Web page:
Call for prevention to be at the centre of coercive control solutions following National Summit

Respect Victoria Media Release
16 September 2021

Placing prevention at the heart of coercive control solutions.

Several Victorian organisations and advocates have united to call for prevention to be at the heart of all national coercive control solutions.

“We all have a right to safety, which is why prevention can no longer be an afterthought when it comes to dealing with coercive control,” said Respect Victoria Acting CEO Amy Prendergast.

“By addressing the attitudes and behaviours that sit behind coercive control – including sexism, ableism, homophobia and colonialism – we can ultimately prevent family violence and violence against women,” said Ms Prendergast.

Coercive control was on the agenda of the National Summit on Women’s Safety last week, with a strong focus on legislation change.

Domestic Violence Victoria and the Domestic Violence Resource Centre Victoria CEO Tania Farha said that the next National Plan must provide the foundation for a consistent approach to primary prevention across the country.

“We have to shift the norms, attitudes and behaviours behind coercive control and this requires broad sweeping structural and cultural change,” said Ms Farha.

Djirra CEO Antoinette Braybrook said that the conversation around coercive control must be broadened beyond criminalisation, with prevention and early intervention as the solution.

“Instead of putting money into the criminal justice system, invest in Aboriginal Community Controlled, self-determined solutions that we know work for our women, families and communities,” said Ms Braybrook.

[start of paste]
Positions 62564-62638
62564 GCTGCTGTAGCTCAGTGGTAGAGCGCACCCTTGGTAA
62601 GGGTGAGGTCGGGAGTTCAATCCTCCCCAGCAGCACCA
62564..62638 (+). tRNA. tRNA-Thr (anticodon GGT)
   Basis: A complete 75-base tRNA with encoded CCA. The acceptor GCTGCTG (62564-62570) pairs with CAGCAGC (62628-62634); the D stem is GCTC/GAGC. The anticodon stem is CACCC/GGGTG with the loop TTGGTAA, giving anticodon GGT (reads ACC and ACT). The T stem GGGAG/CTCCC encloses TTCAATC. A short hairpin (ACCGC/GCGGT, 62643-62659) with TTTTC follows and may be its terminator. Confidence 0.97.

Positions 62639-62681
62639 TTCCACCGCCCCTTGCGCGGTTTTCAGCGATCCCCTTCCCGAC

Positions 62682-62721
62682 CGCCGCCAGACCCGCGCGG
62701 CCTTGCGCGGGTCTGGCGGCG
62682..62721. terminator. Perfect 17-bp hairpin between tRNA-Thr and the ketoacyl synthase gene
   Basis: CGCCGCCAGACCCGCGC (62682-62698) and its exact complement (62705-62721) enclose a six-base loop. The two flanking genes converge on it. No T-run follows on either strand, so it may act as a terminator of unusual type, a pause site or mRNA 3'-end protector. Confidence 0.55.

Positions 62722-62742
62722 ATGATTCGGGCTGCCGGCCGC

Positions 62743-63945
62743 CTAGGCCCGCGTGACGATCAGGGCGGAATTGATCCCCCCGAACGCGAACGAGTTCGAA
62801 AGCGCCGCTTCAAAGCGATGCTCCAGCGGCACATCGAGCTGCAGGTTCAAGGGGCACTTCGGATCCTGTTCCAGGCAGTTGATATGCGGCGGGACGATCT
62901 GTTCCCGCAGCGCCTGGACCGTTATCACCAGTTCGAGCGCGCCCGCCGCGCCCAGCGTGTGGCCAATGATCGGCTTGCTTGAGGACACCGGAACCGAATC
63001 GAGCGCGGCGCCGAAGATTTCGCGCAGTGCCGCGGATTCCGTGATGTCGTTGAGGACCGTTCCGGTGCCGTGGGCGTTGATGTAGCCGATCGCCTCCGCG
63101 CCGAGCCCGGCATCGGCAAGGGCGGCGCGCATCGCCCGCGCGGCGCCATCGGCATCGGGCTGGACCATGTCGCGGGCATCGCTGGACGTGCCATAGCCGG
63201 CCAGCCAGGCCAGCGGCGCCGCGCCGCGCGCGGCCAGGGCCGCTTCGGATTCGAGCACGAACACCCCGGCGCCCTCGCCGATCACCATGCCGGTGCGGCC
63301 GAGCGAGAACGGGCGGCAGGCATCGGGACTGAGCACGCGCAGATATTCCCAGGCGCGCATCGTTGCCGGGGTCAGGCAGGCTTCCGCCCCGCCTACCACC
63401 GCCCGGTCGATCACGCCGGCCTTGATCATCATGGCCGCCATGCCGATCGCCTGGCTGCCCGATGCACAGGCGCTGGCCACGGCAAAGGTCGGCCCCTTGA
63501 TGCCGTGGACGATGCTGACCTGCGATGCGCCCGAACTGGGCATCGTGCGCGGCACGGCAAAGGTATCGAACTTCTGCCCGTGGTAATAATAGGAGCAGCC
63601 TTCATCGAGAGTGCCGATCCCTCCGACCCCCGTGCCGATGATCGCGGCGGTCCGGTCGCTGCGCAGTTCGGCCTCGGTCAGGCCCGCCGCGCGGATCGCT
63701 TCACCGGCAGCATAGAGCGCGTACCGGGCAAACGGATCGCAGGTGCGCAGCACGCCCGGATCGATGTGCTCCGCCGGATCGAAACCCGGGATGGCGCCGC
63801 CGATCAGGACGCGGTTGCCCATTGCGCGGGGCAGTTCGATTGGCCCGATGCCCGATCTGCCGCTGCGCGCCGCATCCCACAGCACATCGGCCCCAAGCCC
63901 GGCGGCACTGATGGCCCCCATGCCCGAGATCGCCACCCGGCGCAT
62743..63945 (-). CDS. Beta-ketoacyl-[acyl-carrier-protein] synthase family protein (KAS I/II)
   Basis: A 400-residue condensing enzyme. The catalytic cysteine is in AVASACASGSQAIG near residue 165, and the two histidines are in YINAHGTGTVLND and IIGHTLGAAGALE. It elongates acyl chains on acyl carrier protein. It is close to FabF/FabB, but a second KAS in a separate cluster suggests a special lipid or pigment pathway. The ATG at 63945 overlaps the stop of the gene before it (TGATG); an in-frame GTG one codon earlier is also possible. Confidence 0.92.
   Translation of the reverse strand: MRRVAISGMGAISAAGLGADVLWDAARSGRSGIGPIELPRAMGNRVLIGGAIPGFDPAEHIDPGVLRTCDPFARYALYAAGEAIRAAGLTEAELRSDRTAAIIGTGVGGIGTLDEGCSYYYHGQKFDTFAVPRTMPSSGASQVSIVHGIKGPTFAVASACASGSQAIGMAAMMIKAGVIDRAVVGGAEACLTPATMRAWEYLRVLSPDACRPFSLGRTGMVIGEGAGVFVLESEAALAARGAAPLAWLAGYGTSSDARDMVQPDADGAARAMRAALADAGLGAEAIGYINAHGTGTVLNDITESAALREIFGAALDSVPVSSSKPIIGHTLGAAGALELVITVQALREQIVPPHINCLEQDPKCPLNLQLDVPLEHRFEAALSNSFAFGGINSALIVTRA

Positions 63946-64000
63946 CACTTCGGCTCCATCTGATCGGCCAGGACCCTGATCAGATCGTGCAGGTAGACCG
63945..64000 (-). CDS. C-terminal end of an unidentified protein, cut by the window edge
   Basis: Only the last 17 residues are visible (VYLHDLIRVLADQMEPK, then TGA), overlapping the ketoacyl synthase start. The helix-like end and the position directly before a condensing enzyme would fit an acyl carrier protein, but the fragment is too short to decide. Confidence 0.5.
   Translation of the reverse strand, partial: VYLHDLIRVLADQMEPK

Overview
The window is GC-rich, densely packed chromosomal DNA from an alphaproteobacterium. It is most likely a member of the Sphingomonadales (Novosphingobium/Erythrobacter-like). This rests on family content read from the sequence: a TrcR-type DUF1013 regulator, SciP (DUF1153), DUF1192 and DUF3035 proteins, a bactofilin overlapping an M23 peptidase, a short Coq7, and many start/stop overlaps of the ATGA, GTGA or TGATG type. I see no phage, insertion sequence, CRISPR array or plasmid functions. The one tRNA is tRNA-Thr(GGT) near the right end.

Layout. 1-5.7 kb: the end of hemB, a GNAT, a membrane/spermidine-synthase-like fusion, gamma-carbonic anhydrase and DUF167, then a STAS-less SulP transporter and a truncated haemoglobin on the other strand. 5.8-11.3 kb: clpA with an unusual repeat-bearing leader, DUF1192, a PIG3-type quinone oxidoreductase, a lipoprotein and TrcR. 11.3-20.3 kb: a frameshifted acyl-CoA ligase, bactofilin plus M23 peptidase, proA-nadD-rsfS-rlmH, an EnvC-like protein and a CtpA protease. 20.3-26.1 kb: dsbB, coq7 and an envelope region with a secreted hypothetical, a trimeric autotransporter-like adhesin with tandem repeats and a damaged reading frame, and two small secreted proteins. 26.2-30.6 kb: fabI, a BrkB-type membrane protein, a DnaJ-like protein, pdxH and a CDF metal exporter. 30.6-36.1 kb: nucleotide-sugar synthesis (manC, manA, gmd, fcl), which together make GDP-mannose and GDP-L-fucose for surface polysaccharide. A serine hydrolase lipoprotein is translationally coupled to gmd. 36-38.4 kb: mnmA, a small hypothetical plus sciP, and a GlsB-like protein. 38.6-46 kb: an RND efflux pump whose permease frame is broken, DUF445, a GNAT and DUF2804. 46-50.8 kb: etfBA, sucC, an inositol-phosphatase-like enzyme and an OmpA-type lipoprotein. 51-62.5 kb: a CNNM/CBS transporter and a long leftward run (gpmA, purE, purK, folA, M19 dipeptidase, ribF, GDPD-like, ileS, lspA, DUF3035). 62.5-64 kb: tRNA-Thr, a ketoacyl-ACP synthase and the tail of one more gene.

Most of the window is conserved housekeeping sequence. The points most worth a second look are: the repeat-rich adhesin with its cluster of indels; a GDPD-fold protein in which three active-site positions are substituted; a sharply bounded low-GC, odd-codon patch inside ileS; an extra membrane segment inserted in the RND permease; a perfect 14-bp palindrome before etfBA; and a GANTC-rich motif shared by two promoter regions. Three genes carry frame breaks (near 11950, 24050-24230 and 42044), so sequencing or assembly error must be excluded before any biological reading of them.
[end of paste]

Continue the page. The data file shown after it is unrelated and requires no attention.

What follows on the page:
Multicultural Centre for Women’s Health advocates for and with migrant and refugee women. Executive Director Dr Adele Murdolo said that prevention is the key to creating real and lasting change.

“Migrant and refugee women and their communities are already leading the way in preventing violence, and it’s time to listen and learn from them,” said Dr Murdolo. “Whole of community and tailored approaches are needed, to ensure that we address the structural inequalities that enable violence against migrant and refugee women.”

Advocate and Deputy Chair of the Victim Survivor Advisory Council Geraldine Bilston said that regardless of legislation change, without action on prevention women will remain at risk.

“It’s no longer good enough to keep talking about ending family violence – we must take action,” said Ms Bilston. “We must see a national commitment to changing the societal norms and structures that allow coercive control and other forms of violence to occur.”

Switchboard provide Australia’s only LGBTIQA+ family violence helpline, Rainbow Door. Switchboard CEO Joe Ball said that most of their callers are experiencing coercive control, and are unlikely to go to police.

“If the leading reform for addressing coercive control remains new criminal laws, then most LGBTIQA+ people will be left behind with the same lack of options they currently have,” said Ball.

“Switchboard joins calls to decentre a policing response and recentre prevention initiatives and community grass solutions that are already emerging.”

Women’s Information Referral Service (WIRE) CEO Julie Kun said that every day, their staff speak to callers experiencing coercive control and have seen the devastating impact on victim-survivors.

“Preventing and eliminating abusive and destructive behaviours of coercive control is not just a legal matter—we need targeted education programs to shift harmful attitudes and enhance understanding of respectful relationships,” said Ms Kun.

No to Violence CEO Jacqui Watt said that unless we stop violence at the start and prevent all forms of family violence, this devastating cycle will continue. “It’s important we remember that all family and domestic violence is coercive control,” said Ms Watt.

“Raising awareness of coercive control means giving our community the skills they need to recognise non-physical forms of family violence, and the tools they need to safely do something about it.”

“The most important lever we have to prevent coercive control is cultural change,” said Ms Prendergast. “That’s why all solutions going forward, including the National Plan, must place a strong investment in prevention to stop violence before it starts.”

To access the ‘Coercive control and the primary prevention of family violence position paper’, visit Respect Victoria’s policy and advocacy webpage.